US Market & appeal

The prospect of MotoGP expanding into the US market, akin to Formula 1's efforts in recent years, presents both challenges and opportunities. While motorcycle racing has a dedicated fanbase in the US, it remains a niche sport compared to mainstream counterparts such as NASCAR. A Statista report in April 2021 showed that 43% of respondents had never heard of MotoGP and a further 42% were not a fan of the sport.

However, with Liberty Media's track record in expanding Formula 1's presence in the US through strategic partnerships and marketing initiatives, there is potential for MotoGP to follow suit. 

By leveraging iconic venues, such as Circuit of the Americas in Austin, Texas, and tapping into the American appetite for high-octane entertainment, MotoGP could gain a foothold in the lucrative US market. Before Drive to Survive, the US only had one Grand Prix a season, now it is the only country to have three in the calendar - with F1 colliding with the flashness of Miami and Las Vegas.

MotoGP also brings more drama than other motosports. One mistake and the rider is off his bike. Despite its global appeal, F1 is not as pure. A mistake may just result in a car going wider on a turn or going into the gravel.

New regulations from 2027 will further enhance "rawness" in MotoGP. The holeshot (keeping the bike level and enabling more traction) and ride height devices will be banned as well as the aerodynamics will be reduced.

MotoGP arguably presents the perfect balance of speed and racing purity.

Full Throttle

Liberty Media's acquisition of MotoGP heralds a new chapter in the evolution of motorcycle racing, promising exciting opportunities for growth and innovation. With a proven track record in revitalising motorsport properties, Liberty Media is well-positioned to elevate MotoGP to new heights, expanding its global reach and captivating audiences around the world.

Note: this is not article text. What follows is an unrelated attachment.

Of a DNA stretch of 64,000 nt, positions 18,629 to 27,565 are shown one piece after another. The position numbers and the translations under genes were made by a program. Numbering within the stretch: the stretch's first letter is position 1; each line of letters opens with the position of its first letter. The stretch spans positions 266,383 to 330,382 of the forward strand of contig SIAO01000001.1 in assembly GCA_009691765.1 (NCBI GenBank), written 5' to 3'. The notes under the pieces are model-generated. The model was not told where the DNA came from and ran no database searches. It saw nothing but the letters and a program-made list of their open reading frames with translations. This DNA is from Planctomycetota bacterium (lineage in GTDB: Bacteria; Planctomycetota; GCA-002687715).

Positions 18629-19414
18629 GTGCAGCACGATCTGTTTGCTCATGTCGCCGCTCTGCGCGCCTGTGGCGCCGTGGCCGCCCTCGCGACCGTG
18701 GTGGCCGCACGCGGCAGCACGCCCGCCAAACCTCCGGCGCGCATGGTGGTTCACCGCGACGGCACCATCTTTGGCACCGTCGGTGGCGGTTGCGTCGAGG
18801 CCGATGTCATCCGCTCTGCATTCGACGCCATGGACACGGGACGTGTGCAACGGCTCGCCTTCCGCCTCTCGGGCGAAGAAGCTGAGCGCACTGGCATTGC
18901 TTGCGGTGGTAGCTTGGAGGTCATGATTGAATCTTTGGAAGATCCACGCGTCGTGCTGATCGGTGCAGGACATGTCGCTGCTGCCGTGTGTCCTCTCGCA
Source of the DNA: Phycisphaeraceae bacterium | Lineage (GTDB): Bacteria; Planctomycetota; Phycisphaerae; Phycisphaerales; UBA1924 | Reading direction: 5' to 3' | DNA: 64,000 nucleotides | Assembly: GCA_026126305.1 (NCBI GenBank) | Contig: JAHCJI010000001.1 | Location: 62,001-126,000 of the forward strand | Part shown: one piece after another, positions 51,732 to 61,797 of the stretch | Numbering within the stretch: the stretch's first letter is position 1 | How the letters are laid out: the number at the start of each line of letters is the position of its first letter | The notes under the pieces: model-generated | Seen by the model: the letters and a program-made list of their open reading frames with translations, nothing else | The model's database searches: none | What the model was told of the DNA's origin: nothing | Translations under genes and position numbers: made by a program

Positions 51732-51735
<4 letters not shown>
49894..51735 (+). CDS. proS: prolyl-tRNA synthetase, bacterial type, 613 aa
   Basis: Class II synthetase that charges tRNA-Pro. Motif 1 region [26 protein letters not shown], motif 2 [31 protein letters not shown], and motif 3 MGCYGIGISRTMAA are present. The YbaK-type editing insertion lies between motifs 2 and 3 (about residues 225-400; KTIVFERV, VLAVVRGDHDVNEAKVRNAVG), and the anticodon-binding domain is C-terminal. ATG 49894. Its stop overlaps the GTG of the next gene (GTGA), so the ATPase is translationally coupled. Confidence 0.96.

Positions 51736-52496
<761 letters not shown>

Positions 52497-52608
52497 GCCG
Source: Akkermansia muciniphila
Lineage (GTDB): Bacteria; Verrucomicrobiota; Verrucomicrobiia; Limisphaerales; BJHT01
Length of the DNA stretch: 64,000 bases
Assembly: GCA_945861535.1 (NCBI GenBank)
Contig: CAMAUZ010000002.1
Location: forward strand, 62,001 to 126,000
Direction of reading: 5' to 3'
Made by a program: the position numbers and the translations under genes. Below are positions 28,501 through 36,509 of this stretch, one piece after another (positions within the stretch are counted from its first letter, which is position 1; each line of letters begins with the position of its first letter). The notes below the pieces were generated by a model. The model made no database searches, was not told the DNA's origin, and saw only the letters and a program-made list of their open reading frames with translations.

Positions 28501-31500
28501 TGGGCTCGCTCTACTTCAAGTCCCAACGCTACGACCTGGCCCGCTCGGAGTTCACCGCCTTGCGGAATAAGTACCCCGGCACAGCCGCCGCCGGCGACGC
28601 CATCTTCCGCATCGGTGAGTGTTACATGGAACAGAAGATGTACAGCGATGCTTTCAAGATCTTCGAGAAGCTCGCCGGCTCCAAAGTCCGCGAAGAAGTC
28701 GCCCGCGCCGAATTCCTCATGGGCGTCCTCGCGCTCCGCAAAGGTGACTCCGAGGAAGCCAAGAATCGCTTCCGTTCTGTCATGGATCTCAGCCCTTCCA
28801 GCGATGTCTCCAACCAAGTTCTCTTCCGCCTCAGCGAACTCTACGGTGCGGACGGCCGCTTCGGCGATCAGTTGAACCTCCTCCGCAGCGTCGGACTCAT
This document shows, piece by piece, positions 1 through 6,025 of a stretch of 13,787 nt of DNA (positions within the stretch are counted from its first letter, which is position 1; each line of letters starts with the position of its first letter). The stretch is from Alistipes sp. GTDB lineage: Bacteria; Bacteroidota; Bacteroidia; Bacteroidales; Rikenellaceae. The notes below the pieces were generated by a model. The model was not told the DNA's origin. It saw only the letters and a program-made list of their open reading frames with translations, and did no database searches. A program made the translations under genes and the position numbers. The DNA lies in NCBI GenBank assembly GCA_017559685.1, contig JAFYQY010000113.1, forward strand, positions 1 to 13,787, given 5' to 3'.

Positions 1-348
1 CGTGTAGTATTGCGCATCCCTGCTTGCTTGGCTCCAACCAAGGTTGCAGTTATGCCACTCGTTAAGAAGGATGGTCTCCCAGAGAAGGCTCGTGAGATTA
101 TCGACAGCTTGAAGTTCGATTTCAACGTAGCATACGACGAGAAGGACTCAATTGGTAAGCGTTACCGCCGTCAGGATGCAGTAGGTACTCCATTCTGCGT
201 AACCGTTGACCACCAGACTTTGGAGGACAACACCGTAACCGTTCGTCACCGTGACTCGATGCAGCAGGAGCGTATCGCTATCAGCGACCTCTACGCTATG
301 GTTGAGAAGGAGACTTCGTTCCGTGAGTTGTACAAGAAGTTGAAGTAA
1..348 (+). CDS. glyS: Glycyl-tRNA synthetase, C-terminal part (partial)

As the synergy between Liberty Media and MotoGP unfolds, fans can anticipate a thrilling journey filled with adrenaline, drama, and unforgettable moments on and off the racetrack.

It’s also not just the fans who may benefit from this acquisition. Liberty Media’s ability to promote motorsports to wider audiences also presents opportunities to sponsors and brand partnerships in MotoGP.

More eyeballs to the sport, through attendances, watching live, highlights, social media and through a potential docuseries is likely to see new brands enter MotoGP - leading to even further promotion.

Aramco, Visa and Stake all have naming rights to F1 teams, and perhaps we could see similar partnerships in MotoGP under Liberty Media.

Beyond the Match
The SPORTFIVE Magazine